Wednesday, March 5, 2014

Quill and Gamora

The 'Guardians of the Galaxy' - Drax (Dave Bautista), Gamora (Zoe Saldana),
Quill "Star Man" (Chris Pratt), Groot (Vin Diesel) & Rocket Raccoon (Bradley Cooper)

You may have seen recently the trailer for the upcoming latest Marvel movie adaptation, 'Guardians of the Galaxy'. It looks like it's going to be a very fun and cheeky almost anti-hero superhero movie (although having not read the comics it's based on, I'm not sure how accurate that actually is). When watching the trailer though, like many of us name enthusiasts I found myself oohing and ahhing at the names just as much as the action and special effects.

And there are some great character names in this! Nebula, Rocket, Drax, Ronan, Taneleer, Meredith, Korath, Rhomann and Yondu - such a great mix of different, "spacey" and futuristic sounding names. But the two that struck me the most were Quill and Gamora, which I think are most like to get a small boost in popularity when this movie is released.

Quill is actually the surname of main character Peter Quill, a.k.a. Star Lord, played by Chris Pratt. Quill (pronounced KWIL) is a pretty cool sounding word name. Its a great name if you love writing. I love that it evokes images of an old fashioned time when people wrote with feather quills and inkwells, yet also feels kind of futuristic. That's possibly because Q names aren't very popular - it's a good example of the "scrabble effect".

This is not the only character named Quill to grace our screens in recent years. One of the 'Twilight' werewolves was Quil Ateara, and Quill was an Australian love interest introduced to the 'Luann' comic strip in 2009. These examples are all males, but Quill feels like it could easily be a unisex name like Quinn. It's never charted for either in the U.S.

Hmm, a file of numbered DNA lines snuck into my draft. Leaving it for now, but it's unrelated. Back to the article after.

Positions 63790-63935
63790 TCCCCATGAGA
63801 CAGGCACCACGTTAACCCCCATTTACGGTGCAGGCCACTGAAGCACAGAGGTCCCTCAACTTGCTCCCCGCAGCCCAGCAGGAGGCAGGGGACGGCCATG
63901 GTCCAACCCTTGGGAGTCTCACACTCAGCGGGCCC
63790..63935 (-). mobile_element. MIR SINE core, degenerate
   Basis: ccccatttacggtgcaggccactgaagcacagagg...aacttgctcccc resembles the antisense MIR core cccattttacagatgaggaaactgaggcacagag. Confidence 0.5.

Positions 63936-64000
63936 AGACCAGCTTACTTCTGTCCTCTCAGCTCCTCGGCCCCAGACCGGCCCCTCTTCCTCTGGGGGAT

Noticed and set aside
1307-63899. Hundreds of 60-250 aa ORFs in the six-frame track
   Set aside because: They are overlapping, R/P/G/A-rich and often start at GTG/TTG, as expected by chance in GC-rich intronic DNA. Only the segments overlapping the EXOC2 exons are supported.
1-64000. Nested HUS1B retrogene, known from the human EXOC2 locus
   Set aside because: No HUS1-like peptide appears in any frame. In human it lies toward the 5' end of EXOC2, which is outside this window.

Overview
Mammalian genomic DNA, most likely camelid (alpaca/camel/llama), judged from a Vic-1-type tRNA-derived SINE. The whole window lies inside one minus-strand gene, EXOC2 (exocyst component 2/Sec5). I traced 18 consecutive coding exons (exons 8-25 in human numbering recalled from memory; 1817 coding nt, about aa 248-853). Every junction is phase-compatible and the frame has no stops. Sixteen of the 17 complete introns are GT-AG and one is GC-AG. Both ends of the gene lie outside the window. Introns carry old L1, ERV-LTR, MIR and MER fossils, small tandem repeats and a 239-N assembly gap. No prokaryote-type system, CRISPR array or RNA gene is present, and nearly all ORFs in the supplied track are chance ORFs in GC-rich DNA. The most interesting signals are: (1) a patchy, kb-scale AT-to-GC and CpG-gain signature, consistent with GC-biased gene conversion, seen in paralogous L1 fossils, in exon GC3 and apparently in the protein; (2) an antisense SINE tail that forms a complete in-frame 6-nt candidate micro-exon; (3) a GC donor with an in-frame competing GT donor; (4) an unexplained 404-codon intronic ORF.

There's a few different given meanings for Quill, which include:

  • It is an English name meaning 'feather'
  • It's a diminutive of Irish name Quillan (pronounced KILL-an) meaning 'lion cub';
  • It's an anglicised version of Gaelic surname O'Cuill, meaning 'descendant of Coll'
  • It's a diminutive of English occupational name for a scribe or writer, Quiller 

On the other hand, there is very little history behind the name Gamora. It has never charted in the U.S, which isn't to say it is never used as a first name, just that it has never been used more than five times in one year. It seems it is more likely you'll see Gamora as a middle or surname.

Gamora's resemblance to the biblical city of Gomorrah pretty much guarantees that this will never be a widely used name. The tale of the fall of Sodom and Gomorrah means it is permanently associated with unbridled sin, and while Gamora is not spelled the same, phonetically it's far too close for comfort.

Which is a real shame. Gamora both looks and sounds pretty enough to be an attractive name. I was convinced I had heard it before as the name of a planet or star, but it seems that it was largely created for this character by Jim Starlin for her first appearance in 'Strange Tales #180' in 1975.

But if anyone can get a name off the ground it's the beautiful Zoe Saldana, who plays Gamora in 'Guardians of the Galaxy'. She's starting to build a solid reputation playing smart, sexy, brave, dangerous and exotic characters, a winning combination. Zoe has put the names Neytiri and Cataleya on the charts in recent years - perhaps her magic touch will work for Gamora too.

Both have great potential - old world yet futuristic sounding, fresh and spunky. And the movie will likley only help with this perception, especially if it's turns out to be as successful as the promoters are hoping (it's not even out for another five months yet!) What do you think - are Quill and Gamora be your picks for breakout names inspired by 'Guardians of the Galaxy'?


  1. Quill is fantastic, and seems very usable for either sex.

    Gamora just doesn't sound pretty to me, and its similarity to Gomorrah and gonorrhoea can't possibly help. I'll be interested to see how much use it gets.

    1. You think of gonorrhea when you hear the nme Gamora? Interesting.